Hamill began to work as a reporter for the New York Post in 1960. The 1962–63 New York City newspaper strike led Hamill to start writing magazine articles. By the fall of 1963 he was a correspondent for the Saturday Evening Post, stationed in Europe. Hamill spent six months in Barcelona and five months in Dublin, and traveled Europe interviewing actors, movie directors, and authors, as well as ordinary citizens. In August 1964 he returned to New York, reported on the Democratic Convention in Atlantic City, and was briefly employed as a feature writer at the New York Herald Tribune. He began writing a column for the New York Post in late 1965, and by the end of that year was reporting from Vietnam.
Over the course of nearly forty years Hamill worked at the Post, the New York Daily News, the Village Voice, and New York Newsday. He served briefly as editor of the Post, and later as editor-in-chief-of the Daily News. His resignation from the latter position after eight months prompted a letter of protest signed by more than a hundred of the paper's writers. Hamill's more extensive journalistic pieces have been published in New York, The New Yorker, Esquire, Playboy, Rolling Stone, and other periodicals. He has written about wars in Vietnam, Nicaragua, Lebanon and Northern Ireland, and reported on America's urban riots of the 1960s. Hamill wrote about the New York underclass and racial division, most notably in an essay for Esquire magazine entitled Breaking the Silence. He also wrote about boxing, baseball, art, and contemporary music, winning a Grammy Award in 1975 for the liner notes to Bob Dylan's Blood on the Tracks.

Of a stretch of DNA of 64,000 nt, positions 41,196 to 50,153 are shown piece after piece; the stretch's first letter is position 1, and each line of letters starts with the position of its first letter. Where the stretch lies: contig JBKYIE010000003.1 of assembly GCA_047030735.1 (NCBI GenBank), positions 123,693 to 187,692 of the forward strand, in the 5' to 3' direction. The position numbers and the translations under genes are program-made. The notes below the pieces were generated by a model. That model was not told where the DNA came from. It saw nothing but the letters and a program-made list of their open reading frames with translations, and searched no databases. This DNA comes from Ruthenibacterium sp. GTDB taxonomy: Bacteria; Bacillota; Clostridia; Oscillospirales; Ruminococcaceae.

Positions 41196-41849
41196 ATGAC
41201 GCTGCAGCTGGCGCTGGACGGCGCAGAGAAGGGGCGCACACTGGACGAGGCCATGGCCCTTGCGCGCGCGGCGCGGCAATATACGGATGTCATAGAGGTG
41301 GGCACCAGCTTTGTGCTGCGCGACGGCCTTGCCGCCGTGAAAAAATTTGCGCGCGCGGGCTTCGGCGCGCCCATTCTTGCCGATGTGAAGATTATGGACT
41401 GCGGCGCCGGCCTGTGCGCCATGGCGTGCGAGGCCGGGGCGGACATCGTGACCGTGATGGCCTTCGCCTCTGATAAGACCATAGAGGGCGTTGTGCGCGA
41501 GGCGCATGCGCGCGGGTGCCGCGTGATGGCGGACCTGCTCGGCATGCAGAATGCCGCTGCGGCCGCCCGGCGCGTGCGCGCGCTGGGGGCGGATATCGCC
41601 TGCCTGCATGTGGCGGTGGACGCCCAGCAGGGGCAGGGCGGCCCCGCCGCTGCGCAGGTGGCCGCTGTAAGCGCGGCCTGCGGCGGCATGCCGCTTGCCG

Two collections of his selected journalism have been published: Irrational Ravings and Piecework (1996). For the Library of America he edited two volumes of the journalism of A.J. Liebling. In 1998, he published an extended essay on contemporary journalism titled News is a Verb: Journalism at the End of the Twentieth Century.